‘Pokémon Go’ Studio’s New Game, ‘Peridot’, Leans Further into AR Gameplay

‘Pokémon Go’ studio Niantic announced Peridot today, its latest game which the company says leans further into AR than prior projects.

When developer Niantic launched Pokémon Go back in 2016, many heralded it as ‘the first major augmented reality game’. But as I argued at the time, it really wasn’t ‘augmented reality’ at all… but merely a ‘location-based’ game (lest we want to call Google Maps an ‘AR’ app as well). Niantic has since tacked on a few more actual AR capabilities to the game over the years, but location-based gameplay largely remains its foundation.

But, the studio’s long term goal is clearly to move into the actual AR space. Over the years Niantic’s vision of a world-scale augmented reality platform has turned the company into a powerhouse within the industry, with investors most recently valuing the company at $9 billion.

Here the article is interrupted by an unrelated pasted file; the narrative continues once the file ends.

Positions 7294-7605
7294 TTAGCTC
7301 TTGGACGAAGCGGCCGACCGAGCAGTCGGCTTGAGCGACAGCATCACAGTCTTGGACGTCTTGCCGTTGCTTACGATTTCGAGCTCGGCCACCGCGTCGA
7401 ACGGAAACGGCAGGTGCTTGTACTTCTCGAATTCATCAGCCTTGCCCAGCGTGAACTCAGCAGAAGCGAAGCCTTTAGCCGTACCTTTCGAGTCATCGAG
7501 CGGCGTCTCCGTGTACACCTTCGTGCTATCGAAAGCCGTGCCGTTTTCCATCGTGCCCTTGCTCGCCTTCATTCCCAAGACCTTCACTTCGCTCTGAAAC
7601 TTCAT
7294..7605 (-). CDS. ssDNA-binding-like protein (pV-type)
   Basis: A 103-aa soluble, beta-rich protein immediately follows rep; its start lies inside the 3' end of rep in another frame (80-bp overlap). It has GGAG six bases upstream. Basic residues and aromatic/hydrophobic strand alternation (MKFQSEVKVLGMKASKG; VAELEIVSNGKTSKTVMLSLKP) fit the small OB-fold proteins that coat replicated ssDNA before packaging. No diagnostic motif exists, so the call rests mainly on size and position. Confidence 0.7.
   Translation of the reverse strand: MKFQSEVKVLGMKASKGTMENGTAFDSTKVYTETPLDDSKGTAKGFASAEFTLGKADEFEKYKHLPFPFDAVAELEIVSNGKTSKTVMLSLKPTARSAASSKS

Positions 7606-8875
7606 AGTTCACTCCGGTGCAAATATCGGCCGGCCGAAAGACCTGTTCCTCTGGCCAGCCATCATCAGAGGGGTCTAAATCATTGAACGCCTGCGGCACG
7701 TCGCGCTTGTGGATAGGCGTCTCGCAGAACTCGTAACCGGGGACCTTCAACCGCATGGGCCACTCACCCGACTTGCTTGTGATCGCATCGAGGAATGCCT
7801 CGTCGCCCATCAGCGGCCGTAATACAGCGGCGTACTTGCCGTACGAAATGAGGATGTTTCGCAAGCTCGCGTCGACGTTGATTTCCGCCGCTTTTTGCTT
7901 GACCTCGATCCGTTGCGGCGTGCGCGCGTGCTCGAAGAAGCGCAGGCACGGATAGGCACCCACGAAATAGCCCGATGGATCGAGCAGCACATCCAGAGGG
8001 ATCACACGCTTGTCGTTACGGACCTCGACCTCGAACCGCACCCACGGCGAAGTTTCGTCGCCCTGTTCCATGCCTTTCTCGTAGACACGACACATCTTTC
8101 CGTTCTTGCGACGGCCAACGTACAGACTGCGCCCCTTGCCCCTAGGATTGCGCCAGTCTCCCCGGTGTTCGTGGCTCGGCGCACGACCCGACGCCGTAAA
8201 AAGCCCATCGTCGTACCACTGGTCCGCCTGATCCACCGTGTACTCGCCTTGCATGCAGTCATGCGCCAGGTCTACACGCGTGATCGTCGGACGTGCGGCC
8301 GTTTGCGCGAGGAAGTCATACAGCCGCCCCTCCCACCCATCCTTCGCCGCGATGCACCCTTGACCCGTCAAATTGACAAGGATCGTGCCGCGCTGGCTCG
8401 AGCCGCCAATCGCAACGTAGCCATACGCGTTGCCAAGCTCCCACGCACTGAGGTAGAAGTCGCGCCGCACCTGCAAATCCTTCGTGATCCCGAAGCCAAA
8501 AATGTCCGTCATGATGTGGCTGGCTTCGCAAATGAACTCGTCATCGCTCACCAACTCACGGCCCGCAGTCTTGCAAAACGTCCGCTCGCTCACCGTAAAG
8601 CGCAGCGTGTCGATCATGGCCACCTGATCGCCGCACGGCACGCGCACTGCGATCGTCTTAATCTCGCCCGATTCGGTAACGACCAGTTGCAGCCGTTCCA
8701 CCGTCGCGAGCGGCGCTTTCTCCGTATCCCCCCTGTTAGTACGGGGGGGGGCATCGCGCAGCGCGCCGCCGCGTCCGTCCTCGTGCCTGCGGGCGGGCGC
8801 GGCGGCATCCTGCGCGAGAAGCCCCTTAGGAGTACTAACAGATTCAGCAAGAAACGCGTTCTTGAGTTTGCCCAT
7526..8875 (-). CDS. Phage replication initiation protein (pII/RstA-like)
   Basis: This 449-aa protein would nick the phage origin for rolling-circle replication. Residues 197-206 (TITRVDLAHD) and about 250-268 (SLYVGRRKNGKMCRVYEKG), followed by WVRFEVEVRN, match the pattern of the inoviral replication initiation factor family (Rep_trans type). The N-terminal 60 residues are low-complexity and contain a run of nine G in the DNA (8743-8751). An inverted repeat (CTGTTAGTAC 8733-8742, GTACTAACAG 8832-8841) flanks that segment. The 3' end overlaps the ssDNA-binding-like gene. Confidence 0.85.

And now the company’s latest game, Peridot, is starting to lean further into proper AR capabilities.

Announced today, Peridot sounds like Tamagotchi crossbred with Pokémon… Peridot’s core gameplay revolves around raising creatures called peridots (or ‘dots’ for short) and then breeding them to create new unique combinations over time (battling them doesn’t seem to be on the docket however). The company says there’s lots of unique combinations of dots to be discovered, based on the way they are raised and the characteristics of the parents of a baby dot.

And with Peridot, AR is more central to the gameplay, says Niantic. While we don’t yet have an entirely clear image of the AR tech underlying the game, the company says that “Peridot is played in camera-based AR,” and the game will actually identify some aspects of the environment which will become part of the gameplay.

“Dots are clever, and can recognize different real-world surfaces such as dirt, sand, water, grass, and foliage,” Niantic shared, as an example of the game’s AR capabilities. “When your Dot forages on one of these surfaces, it will obtain different kinds of foods accordingly—like kelp from the water or prickly beets from the sand.”

Image courtesy Niantic